The ‘bathtub’ ark
15 June 2002
They look cute, and they appear in ornaments, broaches, necklaces, as pictures in children’s books and paintings on kindergarten walls in churches and schools, representing the account of Noah’s Ark. But in a world that scoffs at the idea of a global Flood and a man called Noah who took his family and representative kinds of land animals on an enormous boat, what do these ‘bathtub arks’ really say?
Consider some of the serious lessons we should learn from the account of Noah’s Flood in Genesis 6–9.
The Flood was sent as a judgment because of the wickedness of man. It is a reminder that man is responsible for his sin and will face the judgment of a Holy God.
The Flood is a reminder that one day there will be another global judgment, but next time by fire (2 Peter 3:10). All who have ever lived will stand before a Holy God.
The Ark is a reminder of the message of salvation. Just as Noah and his family had to go through a doorway to be saved on the Ark of salvation from the Flood, God has provided an Ark of salvation for each of us to be saved from the judgment to come, which places people in Hell. Our ‘Ark’ today is the Lord Jesus Christ, who said, ‘I am the door: by me if any man enter in, he shall be saved, and shall go in and out, and find pasture’ (John 10:9).
Just as Peter describes in 2 Peter, most of the world today scoffs at those who believe in Noah’s Flood and Noah’s Ark. The majority of scientists claim there never was a global Flood. Besides which, they claim, Noah couldn’t have fit all the animals on board—and that the boat would have sunk.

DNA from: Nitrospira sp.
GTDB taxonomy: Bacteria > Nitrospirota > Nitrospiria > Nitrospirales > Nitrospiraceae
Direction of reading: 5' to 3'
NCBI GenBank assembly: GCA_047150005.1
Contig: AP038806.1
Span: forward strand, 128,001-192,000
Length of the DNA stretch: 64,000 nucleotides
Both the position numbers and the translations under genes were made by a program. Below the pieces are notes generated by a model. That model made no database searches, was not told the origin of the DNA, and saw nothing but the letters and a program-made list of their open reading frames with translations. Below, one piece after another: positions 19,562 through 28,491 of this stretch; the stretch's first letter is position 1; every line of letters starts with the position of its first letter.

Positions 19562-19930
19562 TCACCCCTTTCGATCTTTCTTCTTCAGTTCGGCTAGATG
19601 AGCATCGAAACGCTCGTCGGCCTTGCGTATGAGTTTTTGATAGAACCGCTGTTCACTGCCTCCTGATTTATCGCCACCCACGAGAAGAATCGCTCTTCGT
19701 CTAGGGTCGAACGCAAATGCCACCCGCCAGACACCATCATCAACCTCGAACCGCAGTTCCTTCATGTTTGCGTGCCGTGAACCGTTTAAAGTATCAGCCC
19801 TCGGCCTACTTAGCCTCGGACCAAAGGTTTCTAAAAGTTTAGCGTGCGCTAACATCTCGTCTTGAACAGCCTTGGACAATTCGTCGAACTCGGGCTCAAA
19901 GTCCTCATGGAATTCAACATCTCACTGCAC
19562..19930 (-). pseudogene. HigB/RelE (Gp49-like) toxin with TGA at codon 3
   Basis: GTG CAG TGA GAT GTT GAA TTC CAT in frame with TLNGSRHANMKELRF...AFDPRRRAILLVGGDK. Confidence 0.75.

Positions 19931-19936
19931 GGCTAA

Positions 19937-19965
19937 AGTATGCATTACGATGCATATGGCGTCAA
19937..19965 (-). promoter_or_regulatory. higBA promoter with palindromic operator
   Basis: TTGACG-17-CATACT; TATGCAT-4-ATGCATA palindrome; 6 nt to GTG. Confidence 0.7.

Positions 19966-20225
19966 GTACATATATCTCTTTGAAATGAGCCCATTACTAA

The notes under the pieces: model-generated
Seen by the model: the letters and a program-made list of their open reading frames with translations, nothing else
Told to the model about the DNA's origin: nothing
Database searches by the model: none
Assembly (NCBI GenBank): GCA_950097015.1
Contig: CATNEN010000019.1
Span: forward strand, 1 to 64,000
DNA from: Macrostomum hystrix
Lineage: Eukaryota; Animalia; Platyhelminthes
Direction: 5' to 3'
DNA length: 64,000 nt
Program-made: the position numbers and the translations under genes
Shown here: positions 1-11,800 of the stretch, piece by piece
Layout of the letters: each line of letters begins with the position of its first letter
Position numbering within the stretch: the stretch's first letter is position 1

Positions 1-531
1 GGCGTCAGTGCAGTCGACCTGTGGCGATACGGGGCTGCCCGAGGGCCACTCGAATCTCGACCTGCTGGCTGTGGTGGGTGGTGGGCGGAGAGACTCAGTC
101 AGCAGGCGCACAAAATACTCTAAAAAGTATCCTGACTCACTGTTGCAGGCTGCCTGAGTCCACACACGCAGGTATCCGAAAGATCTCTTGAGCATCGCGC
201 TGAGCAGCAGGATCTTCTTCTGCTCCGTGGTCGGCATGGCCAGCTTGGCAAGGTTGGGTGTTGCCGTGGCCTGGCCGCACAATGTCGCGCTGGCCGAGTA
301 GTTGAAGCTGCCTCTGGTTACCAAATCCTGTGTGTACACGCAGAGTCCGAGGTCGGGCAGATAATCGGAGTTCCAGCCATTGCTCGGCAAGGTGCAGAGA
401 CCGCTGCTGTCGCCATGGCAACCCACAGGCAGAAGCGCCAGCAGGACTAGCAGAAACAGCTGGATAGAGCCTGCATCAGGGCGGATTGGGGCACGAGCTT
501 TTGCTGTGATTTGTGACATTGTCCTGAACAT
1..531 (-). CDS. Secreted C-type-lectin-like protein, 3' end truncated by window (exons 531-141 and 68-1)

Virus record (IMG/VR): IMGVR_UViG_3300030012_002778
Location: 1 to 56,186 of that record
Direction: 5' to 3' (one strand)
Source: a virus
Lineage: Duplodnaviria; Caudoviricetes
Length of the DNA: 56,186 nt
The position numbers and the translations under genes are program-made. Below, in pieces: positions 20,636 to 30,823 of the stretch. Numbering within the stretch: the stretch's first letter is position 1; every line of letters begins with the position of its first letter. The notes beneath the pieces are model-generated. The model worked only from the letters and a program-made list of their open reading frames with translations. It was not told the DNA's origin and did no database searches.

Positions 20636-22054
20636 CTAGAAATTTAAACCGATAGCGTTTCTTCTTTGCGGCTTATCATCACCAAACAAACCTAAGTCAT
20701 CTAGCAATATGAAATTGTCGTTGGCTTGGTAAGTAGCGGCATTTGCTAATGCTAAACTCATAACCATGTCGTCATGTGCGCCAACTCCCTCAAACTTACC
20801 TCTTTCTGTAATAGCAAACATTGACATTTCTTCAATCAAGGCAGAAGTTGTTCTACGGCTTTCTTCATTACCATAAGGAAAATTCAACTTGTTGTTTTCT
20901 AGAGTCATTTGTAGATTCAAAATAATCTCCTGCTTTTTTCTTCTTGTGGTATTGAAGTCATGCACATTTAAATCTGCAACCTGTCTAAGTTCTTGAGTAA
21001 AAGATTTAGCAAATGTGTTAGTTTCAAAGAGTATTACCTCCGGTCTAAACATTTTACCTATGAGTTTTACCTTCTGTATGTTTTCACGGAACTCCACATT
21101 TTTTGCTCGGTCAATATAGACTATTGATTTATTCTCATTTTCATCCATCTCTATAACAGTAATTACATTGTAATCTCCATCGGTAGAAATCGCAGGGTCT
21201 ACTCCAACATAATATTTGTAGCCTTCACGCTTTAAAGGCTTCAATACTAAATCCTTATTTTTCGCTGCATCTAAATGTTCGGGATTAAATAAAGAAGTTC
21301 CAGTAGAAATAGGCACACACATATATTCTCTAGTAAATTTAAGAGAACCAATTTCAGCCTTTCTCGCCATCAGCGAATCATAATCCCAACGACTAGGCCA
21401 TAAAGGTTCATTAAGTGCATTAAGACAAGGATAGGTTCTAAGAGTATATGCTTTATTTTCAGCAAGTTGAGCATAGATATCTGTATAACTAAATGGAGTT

When children see the ‘bathtub ark’—what is it really saying to them? I suggest that, in a sense, it is reinforcing what the world is claiming: that Noah’s Ark was just a ‘story’ or ‘fairy tale,’ and that Noah couldn’t have accommodated all the animals on board—and certainly this kind of ark would not have survived a Flood. In the past, this issue may not have mattered as much, but in our present world, where the majority don’t want to believe they are sinners, under the judgment of a Holy God, they thus scoff at the event of Noah’s Flood.
I believe that, in a subtle but real way, the ‘bathtub arks’ help the world scoff at the account of Noah’s Ark and the Flood as given in the Bible. In fact, one of the accusations humanists make in their books and Web sites is that Noah could not have fit all the animals on board. The ‘bathtub ark’ certainly reinforces that.
When children look at [a realistic] model, they often gasp when they see the relative size of people and animals (including dinosaurs). As they consider the enormous size of this ship, they realize that Noah could fit the animals needed on the Ark, and that this boat was built to survive the Flood. We then teach them how this Ark is a symbol of Christ and remind them—just as Noah did—how important it is for them to go through the ‘door’ to be saved.
Don’t you think it’s time the church turned its ‘bathtub arks’ into real ones?